Question: Is it difficult to adapt a motorcycle trailer to work on a car as far as lighting goes? I know the trailers are usually five-wire and my car uses four. How does that work?
Answer: It depends. Often it’s not too tricky, but sometimes the setup throws you a curve. The reason a conversion is necessary is because, as you say, a motorcycle trailer usually has five wires and four-wheelers use a four-wire setup. Motorcycles, unlike cars, has a brake circuit separate from the bike’s tail lights. Most cars/trucks have brakes and tail lights that share the same bulbs.
Easiest: If you haven’t yet ordered your trailer, ask your manufacturer if the trailer can be wired for a four-wire system. Some accommodating folks will do this for you just for asking. Put a four-wire harness on your bike, and you can swap the trailer between your bike and car with no conversion.
Simple: If your motorcycle trailer has turn signals with red lenses, you’re in luck. All you need to do is hook up the ground, running light circuit, and two turn signal circuits on your trailer to a four-pin plug and ignore the wire for the brake circuit. This will plug up and work with a car/truck with no problem. You can actually rig up a converter to go between the existing plug on your trailer and a four-wire plug to match the car side without doing any re-wiring on the trailer or your bike. When you want to tow with your bike, just remove the converter.
Less Simple: If your turn signals are amber, you can’t use them as turn and brake. Brake lights must be red. The next simplest thing is to source red lenses for your lights. Many trailer makers use off-the-shelf lights which are available in either color.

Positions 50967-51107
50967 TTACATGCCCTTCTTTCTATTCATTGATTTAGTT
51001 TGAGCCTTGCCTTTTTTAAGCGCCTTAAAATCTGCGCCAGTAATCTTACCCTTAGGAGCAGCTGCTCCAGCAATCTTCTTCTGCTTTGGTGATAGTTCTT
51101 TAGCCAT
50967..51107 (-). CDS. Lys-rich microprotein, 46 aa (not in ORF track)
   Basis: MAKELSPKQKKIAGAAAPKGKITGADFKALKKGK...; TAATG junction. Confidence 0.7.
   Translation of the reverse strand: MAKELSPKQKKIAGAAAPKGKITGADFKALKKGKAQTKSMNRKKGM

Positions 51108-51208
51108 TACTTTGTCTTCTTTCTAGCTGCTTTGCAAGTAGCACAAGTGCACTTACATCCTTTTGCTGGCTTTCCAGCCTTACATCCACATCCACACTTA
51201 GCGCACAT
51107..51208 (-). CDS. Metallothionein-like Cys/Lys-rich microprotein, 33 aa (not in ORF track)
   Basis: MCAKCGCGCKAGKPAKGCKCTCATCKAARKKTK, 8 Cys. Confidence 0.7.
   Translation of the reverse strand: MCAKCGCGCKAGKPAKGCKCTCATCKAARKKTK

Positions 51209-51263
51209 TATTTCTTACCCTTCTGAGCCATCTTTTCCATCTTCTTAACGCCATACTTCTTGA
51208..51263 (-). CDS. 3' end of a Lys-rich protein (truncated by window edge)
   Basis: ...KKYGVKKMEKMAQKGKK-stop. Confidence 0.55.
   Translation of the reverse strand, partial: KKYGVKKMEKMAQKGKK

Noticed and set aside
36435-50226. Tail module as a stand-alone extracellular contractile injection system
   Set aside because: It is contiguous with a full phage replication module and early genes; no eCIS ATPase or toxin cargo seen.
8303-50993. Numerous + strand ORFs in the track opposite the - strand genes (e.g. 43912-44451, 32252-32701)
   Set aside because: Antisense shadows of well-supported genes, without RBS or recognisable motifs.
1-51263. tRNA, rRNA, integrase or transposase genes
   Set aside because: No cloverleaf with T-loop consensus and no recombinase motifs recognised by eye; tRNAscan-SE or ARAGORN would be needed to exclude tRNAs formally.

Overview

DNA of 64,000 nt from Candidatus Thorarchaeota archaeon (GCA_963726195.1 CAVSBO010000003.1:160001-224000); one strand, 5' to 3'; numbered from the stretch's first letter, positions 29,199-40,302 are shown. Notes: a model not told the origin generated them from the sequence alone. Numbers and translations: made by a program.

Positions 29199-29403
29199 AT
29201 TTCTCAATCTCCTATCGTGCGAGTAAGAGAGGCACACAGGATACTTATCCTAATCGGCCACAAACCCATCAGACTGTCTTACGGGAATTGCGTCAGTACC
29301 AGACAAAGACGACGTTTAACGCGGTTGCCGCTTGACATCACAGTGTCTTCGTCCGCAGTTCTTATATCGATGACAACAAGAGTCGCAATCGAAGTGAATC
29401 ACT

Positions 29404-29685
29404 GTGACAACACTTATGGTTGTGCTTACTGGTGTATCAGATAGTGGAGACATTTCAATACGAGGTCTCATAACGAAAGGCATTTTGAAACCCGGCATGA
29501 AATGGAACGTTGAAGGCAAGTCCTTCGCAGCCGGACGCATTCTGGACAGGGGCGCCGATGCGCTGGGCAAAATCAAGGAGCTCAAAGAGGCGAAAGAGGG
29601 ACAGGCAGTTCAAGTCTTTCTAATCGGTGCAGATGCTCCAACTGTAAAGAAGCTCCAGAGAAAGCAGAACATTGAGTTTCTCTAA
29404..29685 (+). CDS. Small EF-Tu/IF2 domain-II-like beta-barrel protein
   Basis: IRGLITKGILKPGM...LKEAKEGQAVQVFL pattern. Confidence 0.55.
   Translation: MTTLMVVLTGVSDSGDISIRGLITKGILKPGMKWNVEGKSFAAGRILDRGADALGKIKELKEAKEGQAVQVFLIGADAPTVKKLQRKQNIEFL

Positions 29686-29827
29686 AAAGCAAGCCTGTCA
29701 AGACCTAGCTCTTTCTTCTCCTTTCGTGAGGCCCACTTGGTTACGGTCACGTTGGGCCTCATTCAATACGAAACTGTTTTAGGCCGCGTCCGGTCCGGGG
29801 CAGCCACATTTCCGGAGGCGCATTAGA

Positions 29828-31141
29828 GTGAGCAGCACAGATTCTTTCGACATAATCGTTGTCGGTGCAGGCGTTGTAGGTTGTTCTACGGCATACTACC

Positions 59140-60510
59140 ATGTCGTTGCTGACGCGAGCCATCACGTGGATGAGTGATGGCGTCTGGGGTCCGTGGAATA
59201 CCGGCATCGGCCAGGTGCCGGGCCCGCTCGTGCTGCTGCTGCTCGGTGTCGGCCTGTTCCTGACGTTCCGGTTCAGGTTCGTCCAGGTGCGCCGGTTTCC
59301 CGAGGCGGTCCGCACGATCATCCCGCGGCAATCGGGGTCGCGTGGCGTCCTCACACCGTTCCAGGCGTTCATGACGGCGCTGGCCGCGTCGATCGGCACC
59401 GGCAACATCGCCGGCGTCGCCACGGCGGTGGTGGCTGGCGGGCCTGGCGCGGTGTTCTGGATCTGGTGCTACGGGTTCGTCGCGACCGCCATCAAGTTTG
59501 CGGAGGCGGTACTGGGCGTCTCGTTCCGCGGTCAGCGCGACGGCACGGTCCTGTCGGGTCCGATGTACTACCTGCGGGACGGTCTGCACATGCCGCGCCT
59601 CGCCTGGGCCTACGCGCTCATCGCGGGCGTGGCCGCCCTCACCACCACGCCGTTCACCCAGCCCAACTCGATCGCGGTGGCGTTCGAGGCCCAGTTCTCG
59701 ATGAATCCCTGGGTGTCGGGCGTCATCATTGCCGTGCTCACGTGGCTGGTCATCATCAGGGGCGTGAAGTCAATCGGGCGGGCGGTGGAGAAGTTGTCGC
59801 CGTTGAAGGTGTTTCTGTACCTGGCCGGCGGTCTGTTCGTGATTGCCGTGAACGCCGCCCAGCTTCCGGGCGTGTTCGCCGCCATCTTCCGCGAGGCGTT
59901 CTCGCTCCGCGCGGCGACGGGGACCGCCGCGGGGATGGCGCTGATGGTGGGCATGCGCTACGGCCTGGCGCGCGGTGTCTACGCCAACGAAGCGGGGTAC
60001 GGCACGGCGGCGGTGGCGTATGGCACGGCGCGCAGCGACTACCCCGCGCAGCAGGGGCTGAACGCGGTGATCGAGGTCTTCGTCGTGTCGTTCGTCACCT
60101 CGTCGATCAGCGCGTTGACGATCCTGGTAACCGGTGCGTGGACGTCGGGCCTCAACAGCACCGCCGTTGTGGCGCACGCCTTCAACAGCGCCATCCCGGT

Harder, but doable: If you have a trailer that uses proprietary turn signals, like those that match the Honda Gold Wing, you have more engineering to do. That’s because neither the old style (01-05) nor new style (06+) offer tail lights with red turn signals. In this case, you need to do some re-wiring. The easiest way to accomplish this is to move the turn signal wire down, replacing the brake wire on both sides. This is a permanent change, so you’ll want to confirm that by doing this you will still have running lights. You will also need to put a four-wire harness on your bike to run the new system. You are not building an adapter like the “simple” process above, you are making a permanent change to your trailer.
As always, with any wiring project, test your work before you make it permanent, and always do a shakedown run. Don’t do this the night before you take a long trip! If you aren’t comfortable making wiring changes, enlist the help of a buddy from your club or if someone at your dealership is knowledgeable about trailers, ask them for help.
Got a question about trailering? Feel free to send it to firstname.lastname@example.org and I’ll try to answer as best I can. Thanks!